Clive ‘N’ Wrench Review (PS5)

3D platformers were always my favourite genre growing up! All the RARE N64 collectathons, Spyro, Rayman, Mario 64 of course, and the list goes on. So when Numskull asked me if I wanted to review Clive N Wrench, I jumped at the chance! (Pun Intended!) 

A new game that draws inspiration from all my childhood favourites, made by a passionate developer who clearly loves the same games I do? The collectors edition here is fantastic too, with a nice fridge magnet, some character cards, and a nice full colour instruction manual. I especially love the character controls page which reminds me of the days of obsessing over the Mario 64 instruction manual and drawing all the moves Mario could make… 

Instruction manual showing character move set

The game was off to a good start, my nostalgia was firing on all cylinders, this is going to be amazing, right?? Right? Well, not exactly…

Sometimes there’s glimpses of a great game here… one that lives up to the nostalgia, and gives it a modern coat of paint, but then, there’s also times where the game completely falls apart.. It’s definitely a rough experience, but I didn’t want to just write the game off though, so over the past few weeks, after many hours of collecting things, and struggling with some very awkward platforming, I did play and finish the entire game.

The game begins with a brief cut scene setting up the plot of the game, You have to stop an evil doctor from stealing a time travel device that your cousin Nancy invented. To do that, you jump into a 1950’s fridge and travel across different time periods, collecting ancient stones and pocket watches along the way. The story doesn’t take itself too seriously, its pretty nonsensical, but for a game like this, it doesn’t really need to be anything more than that, and I did really enjoy the cut scenes and the little bits of humour thrown in! 


Once the game began and I was given control. the first thing I noticed was the sluggish everything felt, plus the fact that it only ran in 1080p and 30fps on the PS5 was very shocking! Apparently that is being addressed in a day one patch though, so I won’t dwell on that detail too much, and you’re going to have a much better experience than I did when it is released.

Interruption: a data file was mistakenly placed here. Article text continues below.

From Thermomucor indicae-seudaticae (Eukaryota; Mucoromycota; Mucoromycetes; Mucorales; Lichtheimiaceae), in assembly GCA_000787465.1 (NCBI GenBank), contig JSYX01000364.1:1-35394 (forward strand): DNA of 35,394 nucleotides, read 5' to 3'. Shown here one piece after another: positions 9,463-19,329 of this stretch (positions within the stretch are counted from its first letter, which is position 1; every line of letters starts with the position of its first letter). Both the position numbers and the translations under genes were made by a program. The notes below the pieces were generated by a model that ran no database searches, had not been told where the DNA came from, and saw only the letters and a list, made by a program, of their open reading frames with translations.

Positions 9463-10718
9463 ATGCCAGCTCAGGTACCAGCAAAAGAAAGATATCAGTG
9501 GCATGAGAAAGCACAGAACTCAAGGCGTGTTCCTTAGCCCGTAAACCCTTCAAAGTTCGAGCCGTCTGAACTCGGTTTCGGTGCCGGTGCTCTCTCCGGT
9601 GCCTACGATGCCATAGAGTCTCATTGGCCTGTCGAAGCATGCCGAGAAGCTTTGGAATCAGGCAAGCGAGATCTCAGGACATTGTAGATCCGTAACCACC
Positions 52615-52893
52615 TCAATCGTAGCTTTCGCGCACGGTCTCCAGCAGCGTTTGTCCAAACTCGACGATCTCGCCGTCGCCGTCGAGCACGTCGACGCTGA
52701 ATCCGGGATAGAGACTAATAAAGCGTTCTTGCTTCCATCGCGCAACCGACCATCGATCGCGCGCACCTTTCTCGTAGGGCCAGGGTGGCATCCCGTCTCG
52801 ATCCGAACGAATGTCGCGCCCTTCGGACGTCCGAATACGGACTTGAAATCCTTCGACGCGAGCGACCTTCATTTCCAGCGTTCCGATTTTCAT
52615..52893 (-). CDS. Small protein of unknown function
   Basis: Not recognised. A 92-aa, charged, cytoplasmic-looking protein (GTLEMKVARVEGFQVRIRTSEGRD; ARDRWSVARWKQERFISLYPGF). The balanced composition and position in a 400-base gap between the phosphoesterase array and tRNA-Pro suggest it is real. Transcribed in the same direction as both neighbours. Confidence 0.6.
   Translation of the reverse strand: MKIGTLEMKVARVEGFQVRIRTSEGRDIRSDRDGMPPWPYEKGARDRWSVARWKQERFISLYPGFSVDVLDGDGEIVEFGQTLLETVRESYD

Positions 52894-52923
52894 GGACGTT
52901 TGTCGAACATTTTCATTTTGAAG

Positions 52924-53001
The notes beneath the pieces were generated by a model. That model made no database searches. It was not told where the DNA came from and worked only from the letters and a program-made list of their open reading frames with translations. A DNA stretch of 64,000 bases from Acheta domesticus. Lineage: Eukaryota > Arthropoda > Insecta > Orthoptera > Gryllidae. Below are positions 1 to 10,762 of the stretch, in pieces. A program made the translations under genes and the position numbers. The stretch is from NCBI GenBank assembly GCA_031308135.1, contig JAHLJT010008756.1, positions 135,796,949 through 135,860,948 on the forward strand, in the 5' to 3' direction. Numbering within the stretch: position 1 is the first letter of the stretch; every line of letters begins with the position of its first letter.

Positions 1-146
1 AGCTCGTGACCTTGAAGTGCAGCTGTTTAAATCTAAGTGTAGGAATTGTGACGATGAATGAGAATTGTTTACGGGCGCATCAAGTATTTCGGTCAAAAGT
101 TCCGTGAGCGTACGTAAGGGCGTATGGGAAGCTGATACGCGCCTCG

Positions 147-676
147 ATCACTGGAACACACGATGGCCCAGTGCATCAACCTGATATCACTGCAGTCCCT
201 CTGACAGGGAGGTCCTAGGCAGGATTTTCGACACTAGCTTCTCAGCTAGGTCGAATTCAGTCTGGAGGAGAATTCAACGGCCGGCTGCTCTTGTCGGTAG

You play as Clive, a rabbit with a monkey named Wrench on his back. It’s a classic 3D platforming pair, and although Wrench doesn’t really say or do much thought the game, he’s a fun sidekick to have along for the ride, and using him to attack and do the helicopter style hover move is fun. 

The tutorial area was designed like a test room blockout that you’d find in an alpha test of a game, it was cool, but felt very much out of place compared to the rest of the game. It’s also the only thing that Nancy says to you throughout the entire game in the hub world for some reason, I was surprised to see she didn’t comment on your progress as the adventure continued. 

The orientation room did not leave a good first impression. The controls feel very unresponsive, sometimes the double jump worked, sometimes it didn’t. Sometimes you can grab onto the ledges and pull yourself up, sometimes you can’t… 

and the swimming physics are just completely broken. Another very frustrating thing I noticed immediately, was how slow the camera moves. It’s frustratingly slow, and even made me feel a little motion sick at times, when I expected to see it move much faster than it did. Hopefully this can be fixed in a future update… 

Your attacks don’t seem to have any impact, and the enemies just float away after you kill them, and frustratingly, sometimes the attacks don’t register properly and you end up getting hurt instead of hurting the enemy, which makes for some very frustrating moments in boss fights later on in the game! 

The controls can be very frustrating if you’re trying to do precise platforming, just take a look at how many tried it took me to get past this section. I was honestly about to give up not he game entirely, here… but I persevered for the sake of the review!